“And now the results of our debate. After our debaters did their best to sway you…you went from, 30% for the motion that global warming is not a crisis, from 30% to 46%. [APPLAUSE]

01:38:58

Against the motion, went from 57% to 42%… [SCATTERED APPLAUSE, MOANS] And “undecided” went from 13% to 12%. The hardcore ambivalent are still among us. [LAUGHTER] So, in terms of opinion change, those in favor of the motion, have carried the day, congratulations to the team for the motion.”

You can hear the debate and the results on an NPR recording as well.

Gavin Schmidt was intensely embarrassed at their clear defeat in the debate. As Anthony Watts wrote in 2018, eleven years after the debate, Schmidt was so demoralized and defeated he still would not appear on stage with skeptical scientists, like Dr. Roy Spencer. Schmidt reportedly said debates are not worthwhile, regardless of the outcome. This is quite shocking to hear, debate is at the heart of scientific research. If you will not debate your points, you are not doing scientific work.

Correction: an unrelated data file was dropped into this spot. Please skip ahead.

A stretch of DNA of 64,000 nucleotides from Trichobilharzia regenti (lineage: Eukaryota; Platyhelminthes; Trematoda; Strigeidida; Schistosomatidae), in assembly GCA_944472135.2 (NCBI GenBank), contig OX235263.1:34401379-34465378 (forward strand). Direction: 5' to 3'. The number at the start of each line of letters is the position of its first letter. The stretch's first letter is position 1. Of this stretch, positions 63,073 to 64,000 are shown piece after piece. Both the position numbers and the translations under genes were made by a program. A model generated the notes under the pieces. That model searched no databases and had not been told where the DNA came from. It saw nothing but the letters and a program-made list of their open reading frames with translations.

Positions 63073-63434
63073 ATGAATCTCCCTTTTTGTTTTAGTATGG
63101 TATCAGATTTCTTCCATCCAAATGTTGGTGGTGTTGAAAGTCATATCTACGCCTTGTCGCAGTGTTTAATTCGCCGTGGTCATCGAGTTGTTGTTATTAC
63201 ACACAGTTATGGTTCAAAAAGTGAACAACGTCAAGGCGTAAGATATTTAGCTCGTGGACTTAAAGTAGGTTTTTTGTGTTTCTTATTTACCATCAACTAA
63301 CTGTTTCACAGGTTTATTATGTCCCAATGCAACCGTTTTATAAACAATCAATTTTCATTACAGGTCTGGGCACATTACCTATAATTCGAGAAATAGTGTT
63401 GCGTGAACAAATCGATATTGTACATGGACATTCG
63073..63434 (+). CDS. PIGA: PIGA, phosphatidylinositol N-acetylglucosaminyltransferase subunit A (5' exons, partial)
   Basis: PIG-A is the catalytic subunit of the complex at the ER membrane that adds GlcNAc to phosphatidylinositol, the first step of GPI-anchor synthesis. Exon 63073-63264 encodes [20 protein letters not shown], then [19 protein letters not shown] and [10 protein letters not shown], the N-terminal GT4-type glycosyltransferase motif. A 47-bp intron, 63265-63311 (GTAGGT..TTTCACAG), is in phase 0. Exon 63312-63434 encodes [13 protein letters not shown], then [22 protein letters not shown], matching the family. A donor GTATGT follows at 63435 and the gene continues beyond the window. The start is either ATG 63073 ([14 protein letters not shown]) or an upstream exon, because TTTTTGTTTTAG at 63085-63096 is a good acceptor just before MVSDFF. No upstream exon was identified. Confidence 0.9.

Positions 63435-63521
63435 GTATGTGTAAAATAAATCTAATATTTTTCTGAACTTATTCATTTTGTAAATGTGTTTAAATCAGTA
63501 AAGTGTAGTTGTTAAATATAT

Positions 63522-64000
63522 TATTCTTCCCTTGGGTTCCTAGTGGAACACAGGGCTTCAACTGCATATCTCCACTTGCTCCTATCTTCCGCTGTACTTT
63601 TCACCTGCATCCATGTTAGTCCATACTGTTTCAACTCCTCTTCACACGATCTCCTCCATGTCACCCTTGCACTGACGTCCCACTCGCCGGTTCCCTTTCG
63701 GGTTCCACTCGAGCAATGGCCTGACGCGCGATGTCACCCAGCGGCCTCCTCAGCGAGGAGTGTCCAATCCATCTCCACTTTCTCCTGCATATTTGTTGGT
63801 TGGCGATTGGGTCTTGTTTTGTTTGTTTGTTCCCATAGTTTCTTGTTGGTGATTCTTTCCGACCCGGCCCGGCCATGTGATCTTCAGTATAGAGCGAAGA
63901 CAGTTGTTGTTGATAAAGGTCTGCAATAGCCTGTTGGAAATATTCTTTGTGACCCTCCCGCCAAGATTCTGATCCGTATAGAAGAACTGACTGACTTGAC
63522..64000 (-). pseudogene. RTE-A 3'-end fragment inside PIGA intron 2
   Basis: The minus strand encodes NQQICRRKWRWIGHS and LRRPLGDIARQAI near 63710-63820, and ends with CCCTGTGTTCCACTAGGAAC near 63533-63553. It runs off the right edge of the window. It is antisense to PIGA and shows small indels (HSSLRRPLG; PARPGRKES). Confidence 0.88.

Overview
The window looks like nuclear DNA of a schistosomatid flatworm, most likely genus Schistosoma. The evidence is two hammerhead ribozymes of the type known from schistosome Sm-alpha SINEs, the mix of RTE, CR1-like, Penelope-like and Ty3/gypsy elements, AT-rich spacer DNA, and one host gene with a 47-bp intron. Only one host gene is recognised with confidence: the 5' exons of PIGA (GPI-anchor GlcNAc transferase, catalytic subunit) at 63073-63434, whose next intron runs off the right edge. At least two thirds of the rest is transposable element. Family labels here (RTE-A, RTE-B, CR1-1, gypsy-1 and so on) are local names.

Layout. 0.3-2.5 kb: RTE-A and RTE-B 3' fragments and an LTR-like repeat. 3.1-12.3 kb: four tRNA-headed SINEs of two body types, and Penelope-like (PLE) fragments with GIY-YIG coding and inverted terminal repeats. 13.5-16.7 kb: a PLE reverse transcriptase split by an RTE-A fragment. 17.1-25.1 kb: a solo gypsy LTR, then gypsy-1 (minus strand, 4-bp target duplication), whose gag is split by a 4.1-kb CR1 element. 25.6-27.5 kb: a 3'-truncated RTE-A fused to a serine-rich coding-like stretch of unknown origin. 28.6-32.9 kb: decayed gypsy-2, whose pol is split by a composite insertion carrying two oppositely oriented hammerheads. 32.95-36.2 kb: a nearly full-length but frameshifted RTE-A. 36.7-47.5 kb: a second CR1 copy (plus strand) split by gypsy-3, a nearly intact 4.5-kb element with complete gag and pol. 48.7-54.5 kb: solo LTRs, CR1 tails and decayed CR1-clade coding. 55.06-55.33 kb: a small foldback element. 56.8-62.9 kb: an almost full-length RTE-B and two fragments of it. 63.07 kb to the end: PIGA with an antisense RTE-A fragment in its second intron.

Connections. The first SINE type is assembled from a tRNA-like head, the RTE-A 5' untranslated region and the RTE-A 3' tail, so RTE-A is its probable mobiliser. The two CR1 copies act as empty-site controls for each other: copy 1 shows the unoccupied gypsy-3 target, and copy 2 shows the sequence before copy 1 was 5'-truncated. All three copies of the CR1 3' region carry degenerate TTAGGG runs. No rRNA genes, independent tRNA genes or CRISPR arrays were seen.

As you can probably imagine, I was nearly knocked to the floor when I clicked on the Intelligence Squared tab for the debate results on 28 December 2020. This was after I had listened to the debate and read the transcript. Under the tab on December 28 and still there January 6th, I read the winner, post-debate, was Against the motion, by 89%! Someone with access to the Intelligence Squared web site had radically changed the results from a win for the climate skeptics to a win for the alarmists. You may still be able to see this when you go to the web site. I wrote to them about this error December 28, and have received no answer.

There is certainly no excuse for lying about the results of this famous debate, but someone did.